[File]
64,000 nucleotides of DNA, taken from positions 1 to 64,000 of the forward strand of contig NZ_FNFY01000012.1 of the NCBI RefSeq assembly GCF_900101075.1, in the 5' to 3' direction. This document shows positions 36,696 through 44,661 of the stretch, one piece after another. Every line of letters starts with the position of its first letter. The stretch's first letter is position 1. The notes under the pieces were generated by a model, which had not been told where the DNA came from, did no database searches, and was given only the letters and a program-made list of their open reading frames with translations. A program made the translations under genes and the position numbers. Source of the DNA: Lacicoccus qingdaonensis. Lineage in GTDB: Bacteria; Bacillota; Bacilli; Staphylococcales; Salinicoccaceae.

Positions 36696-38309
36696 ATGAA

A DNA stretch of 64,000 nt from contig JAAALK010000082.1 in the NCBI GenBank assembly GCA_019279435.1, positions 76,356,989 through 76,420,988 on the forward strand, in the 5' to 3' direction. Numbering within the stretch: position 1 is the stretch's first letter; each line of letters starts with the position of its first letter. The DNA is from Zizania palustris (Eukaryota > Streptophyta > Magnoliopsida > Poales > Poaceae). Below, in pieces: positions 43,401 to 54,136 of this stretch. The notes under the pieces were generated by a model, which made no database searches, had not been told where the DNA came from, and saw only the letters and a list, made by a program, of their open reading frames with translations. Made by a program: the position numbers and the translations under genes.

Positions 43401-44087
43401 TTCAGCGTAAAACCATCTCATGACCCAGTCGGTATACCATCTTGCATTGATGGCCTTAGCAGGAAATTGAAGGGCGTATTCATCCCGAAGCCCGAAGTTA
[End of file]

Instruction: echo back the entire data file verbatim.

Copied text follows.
64,000 nucleotides of DNA, taken from positions 1 to 64,000 of the forward strand of contig NZ_FNFY01000012.1 of the NCBI RefSeq assembly GCF_900101075.1, in the 5' to 3' direction. This document shows positions 36,696 through 44,661 of the stretch, one piece after another. Every line of letters starts with the position of its first letter. The stretch's first letter is position 1. The notes under the pieces were generated by a model, which had not been told where the DNA came from, did no database searches, and was given only the letters and a program-made list of their open reading frames with translations. A program made the translations under genes and the position numbers. Source of the DNA: Lacicoccus qingdaonensis. Lineage in GTDB: Bacteria; Bacillota; Bacilli; Staphylococcales; Salinicoccaceae.

Positions 36696-38309
36696 ATGAA

A DNA stretch of 64,000 nt from contig JAAALK010000082.1 in the NCBI GenBank assembly GCA_019279435.1, positions 76,356,989 through 76,420,988 on the forward strand, in the 5' to 3' direction. Numbering within the stretch: position 1 is the stretch's first letter; each line of letters starts with the position of its first letter. The DNA is from Zizania palustris (Eukaryota > Streptophyta > Magnoliopsida > Poales > Poaceae). Below, in pieces: positions 43,401 to 54,136 of this stretch. The notes under the pieces were generated by a model, which made no database searches, had not been told where the DNA came from, and saw only the letters and a list, made by a program, of their open reading frames with translations. Made by a program: the position numbers and the translations under genes.

Positions 43401-44087
43401 TTCAGCGTAAAACCATCTCATGACCCAGTCGGTATACCATCTTGCATTGATGGCCTTAGCAGGAAATTGAAGGGCGTATTCATCCCGAAGCCCGAAGTTA